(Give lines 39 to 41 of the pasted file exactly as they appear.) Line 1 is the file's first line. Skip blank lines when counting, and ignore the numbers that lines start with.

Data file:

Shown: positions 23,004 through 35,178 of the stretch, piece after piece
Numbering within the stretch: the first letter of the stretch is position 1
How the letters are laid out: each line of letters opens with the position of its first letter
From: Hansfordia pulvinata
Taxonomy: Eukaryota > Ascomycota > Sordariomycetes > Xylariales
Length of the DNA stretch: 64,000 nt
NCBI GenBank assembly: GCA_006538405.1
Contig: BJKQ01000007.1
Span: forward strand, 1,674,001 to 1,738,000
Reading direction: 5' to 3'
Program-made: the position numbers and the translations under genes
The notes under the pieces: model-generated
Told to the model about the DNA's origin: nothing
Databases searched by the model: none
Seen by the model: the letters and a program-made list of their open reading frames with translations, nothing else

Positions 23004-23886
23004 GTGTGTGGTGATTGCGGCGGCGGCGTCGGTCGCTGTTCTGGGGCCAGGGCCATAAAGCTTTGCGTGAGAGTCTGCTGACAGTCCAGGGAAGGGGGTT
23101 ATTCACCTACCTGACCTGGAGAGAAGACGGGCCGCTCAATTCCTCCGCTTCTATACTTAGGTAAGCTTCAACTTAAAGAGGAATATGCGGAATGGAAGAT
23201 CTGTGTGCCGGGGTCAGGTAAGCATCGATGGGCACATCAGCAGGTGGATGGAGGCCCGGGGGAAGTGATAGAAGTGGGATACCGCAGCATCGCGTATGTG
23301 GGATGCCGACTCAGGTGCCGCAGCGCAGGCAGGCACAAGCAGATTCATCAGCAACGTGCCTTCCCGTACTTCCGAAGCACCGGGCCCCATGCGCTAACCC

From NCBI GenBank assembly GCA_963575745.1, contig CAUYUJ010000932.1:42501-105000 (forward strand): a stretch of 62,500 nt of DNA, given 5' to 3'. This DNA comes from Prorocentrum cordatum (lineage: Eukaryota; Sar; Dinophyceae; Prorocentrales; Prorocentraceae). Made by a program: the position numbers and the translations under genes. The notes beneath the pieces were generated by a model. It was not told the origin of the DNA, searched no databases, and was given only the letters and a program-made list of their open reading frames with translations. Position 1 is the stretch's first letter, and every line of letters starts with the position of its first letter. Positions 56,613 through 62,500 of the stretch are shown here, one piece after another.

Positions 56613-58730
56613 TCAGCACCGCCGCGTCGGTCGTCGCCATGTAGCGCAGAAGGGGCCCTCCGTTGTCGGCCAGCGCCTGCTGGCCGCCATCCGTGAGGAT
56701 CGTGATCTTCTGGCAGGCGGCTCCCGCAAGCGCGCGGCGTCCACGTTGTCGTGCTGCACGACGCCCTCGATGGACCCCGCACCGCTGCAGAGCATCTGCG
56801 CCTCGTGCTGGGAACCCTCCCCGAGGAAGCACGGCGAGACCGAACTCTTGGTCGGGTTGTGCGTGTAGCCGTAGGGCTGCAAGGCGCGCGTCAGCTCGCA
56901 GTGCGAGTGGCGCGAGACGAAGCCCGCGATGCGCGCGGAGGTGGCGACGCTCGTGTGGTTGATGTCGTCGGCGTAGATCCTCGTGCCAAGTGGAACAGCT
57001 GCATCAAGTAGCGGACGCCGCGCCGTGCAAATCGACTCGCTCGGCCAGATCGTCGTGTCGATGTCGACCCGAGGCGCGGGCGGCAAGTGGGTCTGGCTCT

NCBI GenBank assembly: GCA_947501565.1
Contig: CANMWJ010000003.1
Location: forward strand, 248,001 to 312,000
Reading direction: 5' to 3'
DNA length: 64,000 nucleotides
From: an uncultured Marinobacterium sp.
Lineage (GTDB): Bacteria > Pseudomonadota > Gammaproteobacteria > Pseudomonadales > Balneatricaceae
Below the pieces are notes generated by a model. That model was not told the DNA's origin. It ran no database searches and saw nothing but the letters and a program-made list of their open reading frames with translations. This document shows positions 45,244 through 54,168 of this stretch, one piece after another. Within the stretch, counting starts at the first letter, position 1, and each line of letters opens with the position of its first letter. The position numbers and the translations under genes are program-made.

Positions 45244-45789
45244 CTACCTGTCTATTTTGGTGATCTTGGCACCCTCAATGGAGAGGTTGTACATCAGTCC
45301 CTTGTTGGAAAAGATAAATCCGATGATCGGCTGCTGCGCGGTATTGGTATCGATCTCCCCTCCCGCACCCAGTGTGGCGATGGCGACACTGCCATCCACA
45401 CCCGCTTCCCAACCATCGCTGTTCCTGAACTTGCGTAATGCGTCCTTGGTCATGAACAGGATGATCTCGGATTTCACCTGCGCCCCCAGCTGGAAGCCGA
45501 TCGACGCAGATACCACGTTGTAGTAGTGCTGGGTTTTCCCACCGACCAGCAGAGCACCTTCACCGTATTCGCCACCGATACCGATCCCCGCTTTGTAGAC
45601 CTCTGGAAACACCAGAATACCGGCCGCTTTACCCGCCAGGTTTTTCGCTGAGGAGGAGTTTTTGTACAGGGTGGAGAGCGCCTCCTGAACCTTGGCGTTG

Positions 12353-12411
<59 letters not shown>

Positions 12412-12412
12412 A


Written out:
45401 CCCGCTTCCCAACCATCGCTGTTCCTGAACTTGCGTAATGCGTCCTTGGTCATGAACAGGATGATCTCGGATTTCACCTGCGCCCCCAGCTGGAAGCCGA
45501 TCGACGCAGATACCACGTTGTAGTAGTGCTGGGTTTTCCCACCGACCAGCAGAGCACCTTCACCGTATTCGCCACCGATACCGATCCCCGCTTTGTAGAC
45601 CTCTGGAAACACCAGAATACCGGCCGCTTTACCCGCCAGGTTTTTCGCTGAGGAGGAGTTTTTGTACAGGGTGGAGAGCGCCTCCTGAACCTTGGCGTTG